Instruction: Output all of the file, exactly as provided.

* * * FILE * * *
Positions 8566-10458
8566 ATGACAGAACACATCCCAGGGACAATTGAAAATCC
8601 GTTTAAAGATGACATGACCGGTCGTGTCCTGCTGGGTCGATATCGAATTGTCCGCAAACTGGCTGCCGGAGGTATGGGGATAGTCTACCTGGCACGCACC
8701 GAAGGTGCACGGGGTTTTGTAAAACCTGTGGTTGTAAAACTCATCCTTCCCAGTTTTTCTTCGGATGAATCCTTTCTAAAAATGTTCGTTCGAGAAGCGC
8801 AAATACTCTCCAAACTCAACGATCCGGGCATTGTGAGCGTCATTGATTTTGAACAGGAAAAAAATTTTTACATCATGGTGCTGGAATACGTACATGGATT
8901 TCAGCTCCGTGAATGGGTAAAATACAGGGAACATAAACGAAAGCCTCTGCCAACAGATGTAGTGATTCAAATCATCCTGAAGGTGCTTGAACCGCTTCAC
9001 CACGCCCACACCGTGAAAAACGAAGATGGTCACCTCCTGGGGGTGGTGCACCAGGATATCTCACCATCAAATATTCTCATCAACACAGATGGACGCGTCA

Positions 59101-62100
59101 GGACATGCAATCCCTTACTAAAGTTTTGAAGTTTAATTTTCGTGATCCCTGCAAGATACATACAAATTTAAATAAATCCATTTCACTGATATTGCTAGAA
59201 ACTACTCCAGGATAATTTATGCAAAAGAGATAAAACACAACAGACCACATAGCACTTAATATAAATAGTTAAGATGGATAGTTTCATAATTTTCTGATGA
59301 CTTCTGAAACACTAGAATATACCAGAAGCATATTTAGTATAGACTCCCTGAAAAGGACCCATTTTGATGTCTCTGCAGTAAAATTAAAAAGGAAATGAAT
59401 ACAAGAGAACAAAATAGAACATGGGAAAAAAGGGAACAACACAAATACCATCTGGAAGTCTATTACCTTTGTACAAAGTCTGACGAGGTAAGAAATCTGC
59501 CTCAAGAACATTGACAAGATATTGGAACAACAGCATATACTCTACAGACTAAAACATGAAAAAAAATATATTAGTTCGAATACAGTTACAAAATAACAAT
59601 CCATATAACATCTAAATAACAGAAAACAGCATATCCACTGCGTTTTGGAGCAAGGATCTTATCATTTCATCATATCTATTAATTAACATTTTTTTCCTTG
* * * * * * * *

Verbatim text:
Positions 8566-10458
8566 ATGACAGAACACATCCCAGGGACAATTGAAAATCC
8601 GTTTAAAGATGACATGACCGGTCGTGTCCTGCTGGGTCGATATCGAATTGTCCGCAAACTGGCTGCCGGAGGTATGGGGATAGTCTACCTGGCACGCACC
8701 GAAGGTGCACGGGGTTTTGTAAAACCTGTGGTTGTAAAACTCATCCTTCCCAGTTTTTCTTCGGATGAATCCTTTCTAAAAATGTTCGTTCGAGAAGCGC
8801 AAATACTCTCCAAACTCAACGATCCGGGCATTGTGAGCGTCATTGATTTTGAACAGGAAAAAAATTTTTACATCATGGTGCTGGAATACGTACATGGATT
8901 TCAGCTCCGTGAATGGGTAAAATACAGGGAACATAAACGAAAGCCTCTGCCAACAGATGTAGTGATTCAAATCATCCTGAAGGTGCTTGAACCGCTTCAC
9001 CACGCCCACACCGTGAAAAACGAAGATGGTCACCTCCTGGGGGTGGTGCACCAGGATATCTCACCATCAAATATTCTCATCAACACAGATGGACGCGTCA

Positions 59101-62100
59101 GGACATGCAATCCCTTACTAAAGTTTTGAAGTTTAATTTTCGTGATCCCTGCAAGATACATACAAATTTAAATAAATCCATTTCACTGATATTGCTAGAA
59201 ACTACTCCAGGATAATTTATGCAAAAGAGATAAAACACAACAGACCACATAGCACTTAATATAAATAGTTAAGATGGATAGTTTCATAATTTTCTGATGA
59301 CTTCTGAAACACTAGAATATACCAGAAGCATATTTAGTATAGACTCCCTGAAAAGGACCCATTTTGATGTCTCTGCAGTAAAATTAAAAAGGAAATGAAT
59401 ACAAGAGAACAAAATAGAACATGGGAAAAAAGGGAACAACACAAATACCATCTGGAAGTCTATTACCTTTGTACAAAGTCTGACGAGGTAAGAAATCTGC
59501 CTCAAGAACATTGACAAGATATTGGAACAACAGCATATACTCTACAGACTAAAACATGAAAAAAAATATATTAGTTCGAATACAGTTACAAAATAACAAT
59601 CCATATAACATCTAAATAACAGAAAACAGCATATCCACTGCGTTTTGGAGCAAGGATCTTATCATTTCATCATATCTATTAATTAACATTTTTTTCCTTG